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Help for Haiti's Weak Link

BY Nancy Scola | Monday, January 25 2010

Friday night's Hope for Haiti concert and telethon was, in many ways, a smashing success. The show, broadcast simultaneously on dozens of television stations featured dozens of very big name stars. It managed to pull in a remarkable $57 million in individual donations, which compares rather favorably with the $100 million that the Obama administration pledged as the first-round contribution from the U.S. government. In almost every way, Friday's special was a masterful demonstration of planning and coordination. Bringing together all those celebrities on all those networks in such a short time takes tremendous planning skills.

But there was one part of the operation that didn't go all that well. The website that the fundraisers were directing people to, HopeForHaitiNow.org, seemed to buckle under the interest and donations flowing into it. The possibility raised, of course, is that that website downtime means that the total raised to assist people struggling to deal with the aftermath of the disaster in Haiti could have been much higher, that the level of succor provided could have been far greater. It's a fairly stark reminder that that good intentions can go wasted without a well thought-out web strategy to capture them. In other words, online matters. Infrastructure matters. Democratic online strategist Tracy Russo powerfully argues that what happened Friday night should serve as a wake-up call:

I hate to offer such harsh criticism to those who worked so hard to make this event a reality, but it needs to be said. It needs to be made clear that you can’t make your website an afterthought - especially not when you are directing hundreds of millions of viewers to that site to make emotional impulse donations.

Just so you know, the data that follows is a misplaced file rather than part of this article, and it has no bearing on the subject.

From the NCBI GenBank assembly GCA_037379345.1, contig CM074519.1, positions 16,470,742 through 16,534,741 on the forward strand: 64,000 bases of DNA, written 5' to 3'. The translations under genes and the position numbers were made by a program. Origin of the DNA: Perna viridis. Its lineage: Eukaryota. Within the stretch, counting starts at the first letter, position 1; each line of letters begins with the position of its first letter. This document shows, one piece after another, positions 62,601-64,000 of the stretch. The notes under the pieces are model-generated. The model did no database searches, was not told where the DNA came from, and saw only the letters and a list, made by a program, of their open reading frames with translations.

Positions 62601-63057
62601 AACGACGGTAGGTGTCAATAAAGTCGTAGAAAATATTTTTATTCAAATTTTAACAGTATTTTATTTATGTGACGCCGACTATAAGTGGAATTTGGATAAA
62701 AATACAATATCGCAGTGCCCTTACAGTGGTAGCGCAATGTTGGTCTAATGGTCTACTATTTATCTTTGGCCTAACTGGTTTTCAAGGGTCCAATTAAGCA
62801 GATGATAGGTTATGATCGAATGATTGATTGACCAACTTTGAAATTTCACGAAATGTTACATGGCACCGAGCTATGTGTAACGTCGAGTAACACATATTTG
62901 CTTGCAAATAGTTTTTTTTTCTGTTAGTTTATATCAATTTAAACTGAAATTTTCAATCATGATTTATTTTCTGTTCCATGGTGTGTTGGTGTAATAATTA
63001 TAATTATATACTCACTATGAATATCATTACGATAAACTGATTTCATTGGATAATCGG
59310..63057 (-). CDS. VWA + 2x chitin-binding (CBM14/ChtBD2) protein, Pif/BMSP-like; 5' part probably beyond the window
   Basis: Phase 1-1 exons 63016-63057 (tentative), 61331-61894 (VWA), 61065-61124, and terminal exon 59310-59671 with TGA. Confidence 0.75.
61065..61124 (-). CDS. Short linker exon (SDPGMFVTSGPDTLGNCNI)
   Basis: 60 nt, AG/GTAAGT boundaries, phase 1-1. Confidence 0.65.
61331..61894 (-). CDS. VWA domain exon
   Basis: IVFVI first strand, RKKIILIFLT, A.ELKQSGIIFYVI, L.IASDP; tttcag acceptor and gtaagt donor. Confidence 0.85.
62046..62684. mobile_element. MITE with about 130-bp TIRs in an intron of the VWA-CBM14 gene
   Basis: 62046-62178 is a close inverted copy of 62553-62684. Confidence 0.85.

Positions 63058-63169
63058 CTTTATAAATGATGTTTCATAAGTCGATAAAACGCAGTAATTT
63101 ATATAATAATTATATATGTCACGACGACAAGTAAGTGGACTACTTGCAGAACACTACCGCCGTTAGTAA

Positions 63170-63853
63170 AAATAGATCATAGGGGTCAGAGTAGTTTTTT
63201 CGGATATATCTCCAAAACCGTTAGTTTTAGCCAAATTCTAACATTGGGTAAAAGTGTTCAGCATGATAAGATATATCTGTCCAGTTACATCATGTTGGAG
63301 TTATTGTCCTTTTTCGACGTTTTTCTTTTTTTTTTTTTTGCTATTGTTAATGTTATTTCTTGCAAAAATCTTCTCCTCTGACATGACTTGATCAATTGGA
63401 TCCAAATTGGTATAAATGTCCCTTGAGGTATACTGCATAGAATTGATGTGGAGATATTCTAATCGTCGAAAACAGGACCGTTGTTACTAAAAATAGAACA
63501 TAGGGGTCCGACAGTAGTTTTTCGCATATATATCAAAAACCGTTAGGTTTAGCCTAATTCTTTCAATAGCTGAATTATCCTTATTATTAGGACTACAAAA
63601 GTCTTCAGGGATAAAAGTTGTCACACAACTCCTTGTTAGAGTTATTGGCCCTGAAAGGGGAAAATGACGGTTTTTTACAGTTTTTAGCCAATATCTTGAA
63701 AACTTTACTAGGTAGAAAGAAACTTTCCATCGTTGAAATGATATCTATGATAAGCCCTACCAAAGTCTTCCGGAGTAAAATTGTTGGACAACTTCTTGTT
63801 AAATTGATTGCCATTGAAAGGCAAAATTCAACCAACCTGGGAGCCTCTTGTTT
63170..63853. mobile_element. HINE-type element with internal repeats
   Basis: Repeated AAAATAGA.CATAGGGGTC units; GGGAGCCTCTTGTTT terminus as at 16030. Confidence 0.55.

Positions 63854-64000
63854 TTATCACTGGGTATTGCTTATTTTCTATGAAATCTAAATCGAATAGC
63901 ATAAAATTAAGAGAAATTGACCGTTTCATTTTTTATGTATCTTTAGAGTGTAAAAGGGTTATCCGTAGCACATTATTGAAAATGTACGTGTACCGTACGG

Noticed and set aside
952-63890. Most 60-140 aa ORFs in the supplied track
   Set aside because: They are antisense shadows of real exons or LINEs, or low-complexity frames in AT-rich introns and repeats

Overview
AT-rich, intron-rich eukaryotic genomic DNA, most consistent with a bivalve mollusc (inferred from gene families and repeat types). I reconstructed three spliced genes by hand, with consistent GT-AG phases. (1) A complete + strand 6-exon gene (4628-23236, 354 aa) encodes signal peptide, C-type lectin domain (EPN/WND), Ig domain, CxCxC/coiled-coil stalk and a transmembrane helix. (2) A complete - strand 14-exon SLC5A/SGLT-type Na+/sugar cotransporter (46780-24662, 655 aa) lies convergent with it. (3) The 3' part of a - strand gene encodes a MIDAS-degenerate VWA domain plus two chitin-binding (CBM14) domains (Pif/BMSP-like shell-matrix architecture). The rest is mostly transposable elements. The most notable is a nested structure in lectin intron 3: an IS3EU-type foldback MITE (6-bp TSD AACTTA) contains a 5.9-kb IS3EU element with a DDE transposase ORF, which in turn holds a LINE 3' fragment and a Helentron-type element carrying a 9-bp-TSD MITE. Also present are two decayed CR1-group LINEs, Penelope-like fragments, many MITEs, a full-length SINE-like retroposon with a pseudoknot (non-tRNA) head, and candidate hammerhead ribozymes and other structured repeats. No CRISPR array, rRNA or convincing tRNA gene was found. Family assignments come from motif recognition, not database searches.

Beyond the obvious functional failure - that the website should have been prepared to withstand the massive demand of so many simultaneous visits and donations attempts at once - the site failed the form test too. But that’s another matter all together. I’ll take an unfortunately designed site that works over one that’s just pretty any day.

For some of us, tonight’s beautiful program became a stark reminder of how much work we have to do to transform the culture inside our organizations and to make those with the power understand that a proper, functional website is a core business need.

How can we make that message clear so this never happens again? How do we get a seat at the table so money isn’t left on it? Because tonight, the difference is as plain as life or death for so many suffering so much.